Omaha daily bee. (Omaha [Neb.]) 187?-1922, May 27, 1917, SOCIETY, Image 17

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hhkOOKING for 4 moment at
IV I the musical season of 1915-
I E f I 1917, one findj that, in ipite
ljnnpJ of unsettled conditions, it
f ij has been a very busy time
.. for the ardent music lover.
We have had concerts and
recitals, orchestras and operas, almost
as if nothing unusual was going on in
the business life of the country, and
no one had .reason to complain for
- any lack of them. During the season
the musical editor attended and re
viewed forty-seven musical events,
wnicn were tor tne most part well
worth the hearing. There were fewer
orchestral programs and more oper
atic productions than last year, with
concerts holding about an even bal
ance. Owing to the great dearth
of things dramatic the public has
perforce had recourse more to
things musical, and record audiences
have turned out for some of them.
This was notably so in the case of
John McCormack, who waa listened
to by the largest audience ever gath
ered together in Omaha for a similar
event, and in the case of the Ellis
Opera company, which, with a galaxy
of stars and with the Omaha Retail
ers' association in back of them, also
brought an immense audience to the
Auditorium. The first appearance of
the phenomenal Galli-Curci at the
Boyd theater brought a sold-out
house at that place, with many seats
upon the stage, in back of the prima
donna, besides.
A noticeable fact about the musical
events has been that those which
have been backed and promoted by
organizations, such as the Omaha Re
tailers' association and the Tuesday'
Morning Musical club, have always
been well attended, while others, un
less there was some other working
organization behind them, have drawn
but poor houses in spite of the
excellence of the attractions. An ex
ception to this was the San Carlo
Opera company, which, under the lo
cal management of Lucius Prvor. suc
ceeded in drawing excellent houses to
its four different performances.
Among the bright particular re
citals of the season, besides those
mentioned above, were those of
Kreisler. Godowsky and Oscar Sea
gle, who was allowed to slip in and
out again with but a small portion of
our music lovers making use ot the
opportunity to hear him.
- This season brought the first ap
pearance of Mrs. Edward MacDowell
and the subsequent organization of an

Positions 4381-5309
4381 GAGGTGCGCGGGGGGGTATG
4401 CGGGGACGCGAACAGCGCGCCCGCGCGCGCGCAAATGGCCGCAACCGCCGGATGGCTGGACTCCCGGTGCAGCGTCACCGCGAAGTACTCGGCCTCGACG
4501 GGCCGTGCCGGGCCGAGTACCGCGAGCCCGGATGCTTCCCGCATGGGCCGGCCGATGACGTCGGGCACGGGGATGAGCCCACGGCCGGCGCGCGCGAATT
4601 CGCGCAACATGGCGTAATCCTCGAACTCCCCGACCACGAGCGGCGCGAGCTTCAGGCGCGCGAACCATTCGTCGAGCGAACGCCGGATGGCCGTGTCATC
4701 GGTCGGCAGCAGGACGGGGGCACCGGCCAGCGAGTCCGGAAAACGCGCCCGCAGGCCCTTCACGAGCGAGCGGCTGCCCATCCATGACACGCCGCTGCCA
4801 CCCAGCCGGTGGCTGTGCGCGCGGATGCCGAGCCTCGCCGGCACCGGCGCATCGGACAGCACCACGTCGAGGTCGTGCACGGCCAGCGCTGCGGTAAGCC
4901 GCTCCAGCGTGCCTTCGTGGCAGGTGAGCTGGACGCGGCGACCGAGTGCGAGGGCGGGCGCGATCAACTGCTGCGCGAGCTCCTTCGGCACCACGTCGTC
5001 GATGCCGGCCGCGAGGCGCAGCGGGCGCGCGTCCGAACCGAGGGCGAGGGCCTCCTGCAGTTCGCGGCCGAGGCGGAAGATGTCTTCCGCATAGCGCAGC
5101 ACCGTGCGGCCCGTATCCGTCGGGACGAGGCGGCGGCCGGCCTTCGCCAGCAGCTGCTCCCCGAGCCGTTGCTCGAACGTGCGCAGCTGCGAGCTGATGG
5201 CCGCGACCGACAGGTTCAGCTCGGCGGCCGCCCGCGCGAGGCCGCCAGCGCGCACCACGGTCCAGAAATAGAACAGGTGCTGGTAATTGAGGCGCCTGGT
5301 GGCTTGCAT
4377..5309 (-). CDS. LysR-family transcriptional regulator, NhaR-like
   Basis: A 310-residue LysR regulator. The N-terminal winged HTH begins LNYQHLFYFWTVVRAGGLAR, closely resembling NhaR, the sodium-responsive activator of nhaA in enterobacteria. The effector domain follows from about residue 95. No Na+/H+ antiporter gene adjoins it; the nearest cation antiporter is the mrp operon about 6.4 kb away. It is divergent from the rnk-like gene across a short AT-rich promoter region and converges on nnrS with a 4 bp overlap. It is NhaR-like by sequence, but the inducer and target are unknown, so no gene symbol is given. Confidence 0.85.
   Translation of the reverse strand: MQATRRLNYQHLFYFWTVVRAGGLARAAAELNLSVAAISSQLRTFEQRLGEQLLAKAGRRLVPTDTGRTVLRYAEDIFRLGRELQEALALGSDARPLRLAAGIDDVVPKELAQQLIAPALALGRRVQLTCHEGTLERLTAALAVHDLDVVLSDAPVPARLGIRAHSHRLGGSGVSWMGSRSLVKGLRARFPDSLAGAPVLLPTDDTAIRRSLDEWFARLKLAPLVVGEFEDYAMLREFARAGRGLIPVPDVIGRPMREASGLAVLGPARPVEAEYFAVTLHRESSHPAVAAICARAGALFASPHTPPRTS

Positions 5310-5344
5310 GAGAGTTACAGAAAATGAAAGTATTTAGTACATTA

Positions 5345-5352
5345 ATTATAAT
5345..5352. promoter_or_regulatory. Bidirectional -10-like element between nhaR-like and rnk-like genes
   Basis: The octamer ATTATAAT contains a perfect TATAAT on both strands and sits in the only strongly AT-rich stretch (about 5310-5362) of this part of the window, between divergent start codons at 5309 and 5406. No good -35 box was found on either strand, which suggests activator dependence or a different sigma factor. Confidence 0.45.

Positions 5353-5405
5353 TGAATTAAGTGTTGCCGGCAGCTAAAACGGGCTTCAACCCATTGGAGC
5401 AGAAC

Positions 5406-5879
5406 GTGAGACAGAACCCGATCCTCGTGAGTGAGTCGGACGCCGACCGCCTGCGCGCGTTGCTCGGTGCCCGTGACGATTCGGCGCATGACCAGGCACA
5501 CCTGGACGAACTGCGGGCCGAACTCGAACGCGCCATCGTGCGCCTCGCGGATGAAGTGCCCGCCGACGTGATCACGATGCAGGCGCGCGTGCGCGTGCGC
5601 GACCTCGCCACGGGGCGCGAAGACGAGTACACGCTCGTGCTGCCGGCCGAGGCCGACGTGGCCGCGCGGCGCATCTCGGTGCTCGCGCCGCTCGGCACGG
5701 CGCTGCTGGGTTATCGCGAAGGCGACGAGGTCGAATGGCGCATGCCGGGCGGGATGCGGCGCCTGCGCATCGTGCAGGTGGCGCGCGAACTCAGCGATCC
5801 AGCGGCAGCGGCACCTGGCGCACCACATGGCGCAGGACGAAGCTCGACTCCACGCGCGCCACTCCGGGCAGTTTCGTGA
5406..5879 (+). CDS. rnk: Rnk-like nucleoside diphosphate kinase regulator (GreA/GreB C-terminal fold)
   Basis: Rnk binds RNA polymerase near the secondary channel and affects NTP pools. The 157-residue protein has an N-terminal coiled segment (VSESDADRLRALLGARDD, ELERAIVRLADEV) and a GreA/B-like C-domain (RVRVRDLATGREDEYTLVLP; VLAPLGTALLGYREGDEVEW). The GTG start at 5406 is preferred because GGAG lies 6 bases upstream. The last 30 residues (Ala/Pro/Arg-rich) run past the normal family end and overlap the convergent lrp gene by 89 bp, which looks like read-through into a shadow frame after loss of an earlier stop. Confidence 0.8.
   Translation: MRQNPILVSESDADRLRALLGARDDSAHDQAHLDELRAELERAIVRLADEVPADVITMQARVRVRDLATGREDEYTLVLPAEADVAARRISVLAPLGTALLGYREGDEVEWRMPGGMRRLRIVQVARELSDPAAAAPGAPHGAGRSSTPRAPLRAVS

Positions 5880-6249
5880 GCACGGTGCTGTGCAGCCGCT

Omaha MacDowell club. It gave us
our first taste of community singing,
which we can't bear to think is going
to be allowed to pass by with no
definite'and favorable results. Surely,
the value of it is so apparent and it
needs but the enthusiasm of a few of
our leading citizens to get together
and make it a possibility, that it
seems strange we nave not been able
to have it before. Perhaps some or
ganization which takes an interest in
things musical might give the people
not only a chance to attend and lis
ten to music, but a chance to take
part in it as well. It would not re
quire nearly as much of a guarantee
to finance it that it does to pay for
some or ine attractions wmtii mc
brought hereand besides, the money
would remain in Omaha.
But coming back to a discussion of
the musical season, it also brought us
the first sonata recital given here, a
return visit of the Flonzaley quartet,
of the Damrosch orchestra and the
wonderful Boston Opera company (of
which poor patronage could not dim
the luster), many visiting musicians
and a few local ones in concert work.
This year the Mendelssohn choir and
Minneapolis orchestra joined forces
Omaha Musical Notes
The West Sisters' .trine quartet will (o I
e p.. Neb., to slay at the .eventa an-
nu.l mttlc.l festival, held ther under the
direction of the department of musie of the
Rf.t. Norm.1 ichool. June ana o. ue
r-.Hv.l will .In! the "StabM Mater,"
ty Rossini, and the strioa ouartet will ac
company. The Weit Bisters will play tn
Peru in of the Zoellner quartet, which
cancelled Its engagement. They will be to
v-m f.nm FrMav until tne XOUOWina iuea-
day, during- which time they will alia- take
part in an outdoor fete, and be heard to
much eolo work a. well aa accompaniment!.
The Peru festival h.l gradually become
anon and mora widely known during it.
even year, ot activity, and people from
many of the surrounding town, in the state
go to Pern for una occasion.
Mrs. E. R. Zobricki. present, her ad
vanced pupil, in a violin recital, assisted
by Hiss Ethel Parson, pupil of Mrs.
Louisa Jansen.Wylie, at Bchmoller 4 Muel
ler', auditorium, Monday, June 14, at 8:15
o'clock. Those taking part will be Miss
Marion Miller of Lyons, Neb.; Mis. Gert
rude Koeper, Miss Flora Shukert, Mrs.
Grace Leidy Burger, Lewi. Schnauber,
and violin quartet composed of Mrs.